Steven Naismith insists he’s entirely comfortable with being cast as Hearts’ driving force.
The Tynecastle side appeared to lose their way this season at exactly the moment the 32-year-old Scotland internationalist suffered a knee injury, with his two-month absence from the team coinciding with a grim run of only one win in nine matches.
Naismith’s return to the side over the last two games has helped restore optimism levels in Gorgie ahead of tonight’s Edinburgh derby at Easter Road. Asked if the correlation between Hearts’ form with him in the team was an accurate reflection of his influence or merely coincidental, he said: “I think it’s a bit of both. The experience was probably the biggest thing we lost, the way I speak to players during games. A lot of players at Hearts, as well as we have done, are still finding their feet.
“Young players are going to have that dip. As daft as it sounds, it’s coming into the first winter, it’s not all nice, the weather’s not good, that takes a wee bit for new players to accept and deal with, so it has been a combination of everything.”
Manager Craig Levein admitted recently that he struggled to find a way to play without Naismith in the team, but the player himself is adamant that he has not felt burdened by the notion that he has become irreplaceable at Hearts. He is hopeful that his presence at the club helps other players in the squad develop a willingness to lead via on-field communication.
“To be honest, what the gaffer said about me didn’t have that big an effect on me because I know what he thinks and I know the kind of character I am,” he said. “It’s evident we have good footballers in the team. But for me anyway, the new generation of player just gets the ball, does their bit and passes it on, there isn’t as much communication. That’s lacking throughout football and here as well. I’ll bring that back. And over time you just hope more of the squad pick that up because it’s not about ability of anything like that, it’s about shouting at your team-mates.
“You say it’s a responsibility, I don’t see it that way, it’s just the way I play the game. Christophe (Berra) is the same at the back and you tend to find goalies are much the same as well. But I enjoy it more when I see it makes a difference and we have noticed it a lot this season, whether it be a defensive tackle or somebody getting back to block or scoring.
“Away to Motherwell I told big Uche (Ikpeazu) to close the keeper down and we get the goal from it and win the game. As daft as it is, that makes the difference.”
Having scored the opener as Hearts defeated Hamilton Accies 2-0 on Wednesday, Naismith is determined to ensure his team finish 2018 on the ultimate high by enjoying their first Easter Road victory since April 2014.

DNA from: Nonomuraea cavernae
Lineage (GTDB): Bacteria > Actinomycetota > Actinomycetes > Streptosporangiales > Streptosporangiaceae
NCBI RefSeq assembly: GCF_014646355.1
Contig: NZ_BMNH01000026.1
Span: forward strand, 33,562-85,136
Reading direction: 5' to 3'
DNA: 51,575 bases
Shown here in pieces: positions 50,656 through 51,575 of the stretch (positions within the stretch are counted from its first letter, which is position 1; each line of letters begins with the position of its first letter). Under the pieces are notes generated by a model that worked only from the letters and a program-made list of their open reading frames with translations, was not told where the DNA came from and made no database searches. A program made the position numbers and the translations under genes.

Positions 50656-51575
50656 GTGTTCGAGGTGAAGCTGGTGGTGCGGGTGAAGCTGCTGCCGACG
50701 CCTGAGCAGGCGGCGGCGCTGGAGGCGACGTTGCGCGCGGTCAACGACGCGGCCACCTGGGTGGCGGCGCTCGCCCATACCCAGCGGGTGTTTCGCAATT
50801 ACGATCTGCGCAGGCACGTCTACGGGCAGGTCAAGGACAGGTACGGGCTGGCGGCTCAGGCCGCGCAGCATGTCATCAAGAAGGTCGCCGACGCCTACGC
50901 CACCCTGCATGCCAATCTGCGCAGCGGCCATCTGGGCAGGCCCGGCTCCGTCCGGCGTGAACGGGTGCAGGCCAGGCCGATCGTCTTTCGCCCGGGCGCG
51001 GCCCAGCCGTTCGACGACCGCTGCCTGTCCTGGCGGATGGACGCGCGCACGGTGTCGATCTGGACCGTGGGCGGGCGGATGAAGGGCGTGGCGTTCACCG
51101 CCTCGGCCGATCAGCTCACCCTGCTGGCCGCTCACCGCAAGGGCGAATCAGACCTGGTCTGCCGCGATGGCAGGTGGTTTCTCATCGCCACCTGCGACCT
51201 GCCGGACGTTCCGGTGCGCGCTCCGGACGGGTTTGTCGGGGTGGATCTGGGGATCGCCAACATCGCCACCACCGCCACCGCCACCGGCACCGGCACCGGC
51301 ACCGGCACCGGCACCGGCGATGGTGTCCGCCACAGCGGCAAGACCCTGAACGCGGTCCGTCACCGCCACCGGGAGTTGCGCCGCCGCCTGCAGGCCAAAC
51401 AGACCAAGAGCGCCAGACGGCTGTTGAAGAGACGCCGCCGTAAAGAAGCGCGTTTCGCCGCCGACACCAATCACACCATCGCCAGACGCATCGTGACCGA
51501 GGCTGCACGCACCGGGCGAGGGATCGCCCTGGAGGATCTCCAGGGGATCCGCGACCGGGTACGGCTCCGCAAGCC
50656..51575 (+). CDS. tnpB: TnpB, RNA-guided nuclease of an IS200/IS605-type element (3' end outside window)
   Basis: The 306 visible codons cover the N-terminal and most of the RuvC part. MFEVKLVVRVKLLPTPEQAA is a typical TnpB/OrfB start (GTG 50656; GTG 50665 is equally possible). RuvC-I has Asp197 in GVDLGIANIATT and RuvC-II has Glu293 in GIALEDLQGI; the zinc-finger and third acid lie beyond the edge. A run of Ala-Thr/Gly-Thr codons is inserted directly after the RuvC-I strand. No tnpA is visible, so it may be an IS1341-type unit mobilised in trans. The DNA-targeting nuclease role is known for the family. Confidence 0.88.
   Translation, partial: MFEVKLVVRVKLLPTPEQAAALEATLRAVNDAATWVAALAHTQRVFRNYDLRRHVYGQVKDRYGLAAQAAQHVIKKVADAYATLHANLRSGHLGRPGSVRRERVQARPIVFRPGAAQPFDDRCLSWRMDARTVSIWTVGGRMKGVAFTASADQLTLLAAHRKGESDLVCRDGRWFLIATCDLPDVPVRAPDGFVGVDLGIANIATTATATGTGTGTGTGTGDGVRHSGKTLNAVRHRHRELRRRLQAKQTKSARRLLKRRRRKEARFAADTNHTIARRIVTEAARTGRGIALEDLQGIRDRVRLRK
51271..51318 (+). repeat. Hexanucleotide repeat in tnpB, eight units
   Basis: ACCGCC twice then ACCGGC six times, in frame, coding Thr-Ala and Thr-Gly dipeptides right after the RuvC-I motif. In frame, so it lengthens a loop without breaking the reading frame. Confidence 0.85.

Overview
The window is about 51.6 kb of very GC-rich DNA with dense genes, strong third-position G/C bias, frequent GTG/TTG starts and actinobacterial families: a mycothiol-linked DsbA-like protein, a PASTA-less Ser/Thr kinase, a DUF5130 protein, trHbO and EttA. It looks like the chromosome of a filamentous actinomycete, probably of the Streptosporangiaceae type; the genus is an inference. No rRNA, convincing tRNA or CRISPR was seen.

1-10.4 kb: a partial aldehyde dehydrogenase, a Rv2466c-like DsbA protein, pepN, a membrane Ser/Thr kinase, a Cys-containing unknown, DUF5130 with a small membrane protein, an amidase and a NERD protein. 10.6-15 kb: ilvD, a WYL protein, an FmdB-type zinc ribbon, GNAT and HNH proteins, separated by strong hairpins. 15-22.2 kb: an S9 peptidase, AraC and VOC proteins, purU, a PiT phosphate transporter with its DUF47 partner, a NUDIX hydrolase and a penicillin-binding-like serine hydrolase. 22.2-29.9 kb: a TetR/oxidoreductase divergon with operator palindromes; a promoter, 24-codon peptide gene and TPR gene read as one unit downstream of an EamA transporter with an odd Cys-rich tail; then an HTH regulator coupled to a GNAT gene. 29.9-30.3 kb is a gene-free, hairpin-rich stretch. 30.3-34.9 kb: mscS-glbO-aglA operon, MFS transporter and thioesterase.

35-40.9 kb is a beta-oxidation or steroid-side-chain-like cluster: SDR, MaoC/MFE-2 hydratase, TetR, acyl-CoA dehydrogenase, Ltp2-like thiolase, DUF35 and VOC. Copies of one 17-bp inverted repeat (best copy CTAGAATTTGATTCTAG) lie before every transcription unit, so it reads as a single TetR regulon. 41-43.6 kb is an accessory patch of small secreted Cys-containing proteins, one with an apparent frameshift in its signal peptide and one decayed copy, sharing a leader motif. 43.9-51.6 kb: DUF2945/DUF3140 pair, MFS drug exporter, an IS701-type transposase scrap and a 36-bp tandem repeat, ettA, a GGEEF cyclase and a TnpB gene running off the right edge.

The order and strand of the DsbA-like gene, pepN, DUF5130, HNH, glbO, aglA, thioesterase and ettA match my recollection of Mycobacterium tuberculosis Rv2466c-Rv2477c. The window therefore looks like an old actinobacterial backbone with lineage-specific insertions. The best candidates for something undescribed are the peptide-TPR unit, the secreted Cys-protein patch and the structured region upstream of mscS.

“With the way we’ve been playing this season, we have dominated a lot of games and taken our chances when they have come along, so I definitely believe we can go there and get a result,” said Naismith. “It’s a big game for both teams in terms of the points and the swing it could cause in relation to each other. Also, for us, a win would keep us in touch at the top and finish the year on a high. Going into the break after a defeat would not be ideal. It would linger for a good three or four weeks and that will definitely be something that gets mentioned before the game.”
Naismith played in the last three Edinburgh derbies of last season and scored the winner in the most recent of those. He has enjoyed being part of the Capital’s showpiece match. “I would say this derby has more about it than I maybe thought before, in terms of the intensity and the rivalry,” he explained. “Every club has its rivals but with the resurgence of both clubs, getting back to the top league and fighting for European places and having an impact against the top teams, that has all built it up for me. It’s been great to play in, very intense with passionate fans and quality stadiums. It brings a great atmosphere.”
For the last derby, Naismith was restricted to watching on television from London as the two teams played out a grim goalless draw at Tynecastle on Hallowe’en, just days after he had sustained the knee injury that would sideline him for two months. “It was tough watching it, but it was more frustration at the end of it because I knew, with them going to ten men, they weren’t causing us too many problems,” he said. “We just weren’t intelligent enough as a squad to have the calmness, we didn’t need to score in the next five seconds and that’s what it ended up becoming. We lumped balls into the box and played into Hibs’ hands. We then had a dip after it.”
Naismith reiterated that he is in no rush to make a decision about his future. The on-loan Norwich City player is free to sign a pre-contract with any club he likes from the start of January, but will take his time to ponder what he expects to be the last big move of his career. “It’ll go on as long as it goes on,” he said. “Every move I’ve had there’s come a point when I’ve woke up and thought ‘I’m gonna do that because I want to do that’ but I’ve touched on it a few times, there’s so much more to it. I don’t want to sit in ten years time and think ‘I wish I’d gone abroad’. I couldn’t tell you whether that’s right or wrong at the moment. It’s more I don’t want to live with regret.
“As a footballer you get to a day when you wake up and you can’t play football any more. Simple as. That doesn’t happen in many industries. I then on top of that don’t want to look back and think ‘I wish I’d just done that.’ I’m having a great time just now at Hearts. Like I said to the manager, I could see myself being here in the future, easily. I enjoy it, my routine’s good but it’s more ticking off the ‘right I’m no doing that, I’m no doing that’ then I’ll come to the end point. Simple as.”